Natural gas used for power generation emits about half as many greenhouse gases as coal during its production, distribution and use, environmental research organization Worldwatch Institute said.
The group’s report is the latest contribution to a burgeoning debate on the environmental advantages of natural gas.
The Institute said it applied revised methodology from the US Environmental Protection Agency to investigate whether emissions of methane – the principal component of natural gas and a more potent GHG source than carbon dioxide – would diminish the perceived advantage of natural gas over coal.
It found that over a life-cycle analysis, natural gas emits less than half the GHGs of coal.
“Despite a substantial increase in the methane assumed to be emitted during natural gas production, we found that U.S. natural-gas fired electricity generation still released 47% fewer greenhouse gases than coal from source to use,” said Saya Kitasei, one of the authors of the Worldwatch report.
Critics Target Methodology
Critics of the current boom in natural gas production from shale beds say that although natural gas emits GHGs at about half the rate of coal when burned, additional emissions during production and distribution make it at least as damaging as coal when considered on a life-cycle basis.
Among them is Cornell University professor Robert Howarth, who said the Worldwatch report underestimates methane emissions by relying on incomplete revisions to the EPA methodology, and by focusing only on the 30% of US natural gas that’s used to generate electricity.
“Electric power plants that burn gas are more efficient than those that burn coal, but for the other 70 percent use of gas (heating and industrial use), there is no greater efficiency for gas over other fossil fuels,” Howarth wrote in an email.
“Therefore, focusing just on electricity is misleading, and tends to make natural gas look more favorable than it truly is overall,” he said.
The EPA’s analysis is based on inventory data from 2008 when only 15% of US natural gas came from shale, and therefore ignores the growing share of shale gas, which is expected to account for 45% of the total by 2035, Howarth said.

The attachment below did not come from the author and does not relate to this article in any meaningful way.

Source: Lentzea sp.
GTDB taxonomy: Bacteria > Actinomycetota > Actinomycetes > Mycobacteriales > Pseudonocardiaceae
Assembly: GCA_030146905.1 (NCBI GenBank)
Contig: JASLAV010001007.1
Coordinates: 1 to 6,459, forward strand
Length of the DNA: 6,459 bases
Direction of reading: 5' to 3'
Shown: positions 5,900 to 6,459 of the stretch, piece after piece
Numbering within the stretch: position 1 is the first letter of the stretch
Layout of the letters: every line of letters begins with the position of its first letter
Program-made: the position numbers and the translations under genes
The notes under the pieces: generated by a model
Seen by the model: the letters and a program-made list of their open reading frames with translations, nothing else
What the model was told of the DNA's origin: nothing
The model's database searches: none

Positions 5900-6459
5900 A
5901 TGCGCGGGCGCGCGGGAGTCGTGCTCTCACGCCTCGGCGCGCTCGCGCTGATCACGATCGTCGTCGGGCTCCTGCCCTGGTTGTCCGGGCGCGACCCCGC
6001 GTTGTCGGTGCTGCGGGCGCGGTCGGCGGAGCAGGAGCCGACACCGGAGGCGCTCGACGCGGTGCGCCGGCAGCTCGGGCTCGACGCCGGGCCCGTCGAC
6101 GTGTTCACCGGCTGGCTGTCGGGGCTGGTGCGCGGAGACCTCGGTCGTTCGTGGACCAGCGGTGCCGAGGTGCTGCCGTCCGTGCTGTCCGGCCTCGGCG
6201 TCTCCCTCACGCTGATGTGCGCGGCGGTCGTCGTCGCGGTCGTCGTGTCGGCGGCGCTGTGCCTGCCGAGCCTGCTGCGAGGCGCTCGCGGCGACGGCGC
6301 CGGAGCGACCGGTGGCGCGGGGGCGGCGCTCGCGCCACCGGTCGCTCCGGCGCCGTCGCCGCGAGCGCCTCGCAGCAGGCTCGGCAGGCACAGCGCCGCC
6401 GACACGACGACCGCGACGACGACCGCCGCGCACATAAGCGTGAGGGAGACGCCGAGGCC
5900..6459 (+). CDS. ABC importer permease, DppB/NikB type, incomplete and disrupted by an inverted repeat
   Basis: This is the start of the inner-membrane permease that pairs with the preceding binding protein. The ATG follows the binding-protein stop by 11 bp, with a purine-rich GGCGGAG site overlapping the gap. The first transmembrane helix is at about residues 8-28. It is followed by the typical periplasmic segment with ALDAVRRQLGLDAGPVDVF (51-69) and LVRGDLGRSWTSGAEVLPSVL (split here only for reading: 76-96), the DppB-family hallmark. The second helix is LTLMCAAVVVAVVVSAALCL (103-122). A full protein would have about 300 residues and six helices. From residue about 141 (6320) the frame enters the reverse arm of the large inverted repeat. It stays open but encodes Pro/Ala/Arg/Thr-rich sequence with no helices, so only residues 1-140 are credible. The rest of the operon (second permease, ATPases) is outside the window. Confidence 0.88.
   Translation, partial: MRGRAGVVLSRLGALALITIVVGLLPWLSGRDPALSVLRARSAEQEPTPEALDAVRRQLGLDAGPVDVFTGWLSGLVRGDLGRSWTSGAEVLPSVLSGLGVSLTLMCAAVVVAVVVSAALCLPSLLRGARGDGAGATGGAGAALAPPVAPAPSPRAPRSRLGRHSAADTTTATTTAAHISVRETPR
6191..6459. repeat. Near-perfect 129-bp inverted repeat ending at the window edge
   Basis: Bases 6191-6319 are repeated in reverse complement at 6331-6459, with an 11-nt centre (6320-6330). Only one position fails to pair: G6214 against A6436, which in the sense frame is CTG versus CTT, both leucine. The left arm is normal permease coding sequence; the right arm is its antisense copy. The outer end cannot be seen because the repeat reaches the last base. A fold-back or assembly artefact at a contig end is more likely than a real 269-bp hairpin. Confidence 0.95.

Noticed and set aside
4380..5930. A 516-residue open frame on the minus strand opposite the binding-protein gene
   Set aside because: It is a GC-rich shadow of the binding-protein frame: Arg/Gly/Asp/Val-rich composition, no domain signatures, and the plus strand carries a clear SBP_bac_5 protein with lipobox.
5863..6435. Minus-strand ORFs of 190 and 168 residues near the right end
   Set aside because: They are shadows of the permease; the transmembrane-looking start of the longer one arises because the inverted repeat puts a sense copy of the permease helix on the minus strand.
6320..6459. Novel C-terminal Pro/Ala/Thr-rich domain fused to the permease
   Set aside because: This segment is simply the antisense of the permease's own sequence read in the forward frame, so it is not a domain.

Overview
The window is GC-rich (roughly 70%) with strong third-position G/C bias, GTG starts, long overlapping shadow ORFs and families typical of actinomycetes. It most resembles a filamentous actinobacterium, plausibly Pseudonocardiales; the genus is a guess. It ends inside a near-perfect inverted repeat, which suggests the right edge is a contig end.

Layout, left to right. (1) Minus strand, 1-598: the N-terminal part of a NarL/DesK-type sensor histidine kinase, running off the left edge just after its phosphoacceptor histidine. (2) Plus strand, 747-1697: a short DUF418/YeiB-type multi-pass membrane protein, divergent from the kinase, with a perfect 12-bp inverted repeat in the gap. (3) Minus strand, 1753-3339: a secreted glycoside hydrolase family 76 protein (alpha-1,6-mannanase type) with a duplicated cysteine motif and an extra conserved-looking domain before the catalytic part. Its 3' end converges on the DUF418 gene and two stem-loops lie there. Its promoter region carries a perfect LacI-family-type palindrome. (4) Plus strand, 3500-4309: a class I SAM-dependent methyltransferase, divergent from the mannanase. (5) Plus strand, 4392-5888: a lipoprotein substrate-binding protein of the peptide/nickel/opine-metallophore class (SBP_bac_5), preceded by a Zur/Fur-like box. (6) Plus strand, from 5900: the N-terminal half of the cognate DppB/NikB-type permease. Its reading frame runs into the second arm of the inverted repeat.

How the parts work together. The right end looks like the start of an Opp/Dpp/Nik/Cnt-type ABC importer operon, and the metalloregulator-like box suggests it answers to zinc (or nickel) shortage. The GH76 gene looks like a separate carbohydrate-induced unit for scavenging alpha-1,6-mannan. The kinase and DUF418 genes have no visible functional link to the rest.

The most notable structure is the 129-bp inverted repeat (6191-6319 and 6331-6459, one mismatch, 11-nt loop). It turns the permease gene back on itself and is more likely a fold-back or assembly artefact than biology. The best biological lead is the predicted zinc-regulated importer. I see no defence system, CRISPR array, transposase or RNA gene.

The Potent Pollutant
He also argued that Worldwatch has adopted a low-end estimate for the GHG potency of methane compared with carbon dioxide.
The report assumes methane is 25 times more powerful as a GHG than carbon dioxide over 100 years, an estimate used by the Intergovernmental Panel on Climate Change in 2007 but which is exceeded by a more recent estimate of 33 times, published in the journal Science in 2009, Howarth said.
But in another study, IHS Cambridge Energy Research said the EPA “grossly overestimates” GHG emissions from hydraulically fractured shale-gas extraction. The research company said the agency was incorrect to base its findings on four “green” well completions, in which the amount of captured methane was assumed to be equivalent to that which escapes into the atmosphere.
“The assumption that all methane recovered from these sample wells would otherwise have been flared or vented is questionable at best, given that common industry practice is to capture gas for sale as soon as it is technically feasible,” said Surya Rajan, co-author of the IHS report, issued on Aug. 24.
The EPA did not immediately respond to a request for comment on the IHS report.
Although natural gas emits fewer GHGs than coal, steps should still be taken to cut methane emissions, Worldwatch said in the report issued last week. It argued that technologies to reduce smog-forming emissions can also be used to prevent methane from entering the atmosphere.
The role of coal in the next generation of the electricity system is controversial, but the fossil fuel remains a vital component in the contemporary energy market, even as natural gas takes a larger share of new generation. Read more of Breaking Energy’s coal coverage here, and more of our natural gas coverage here.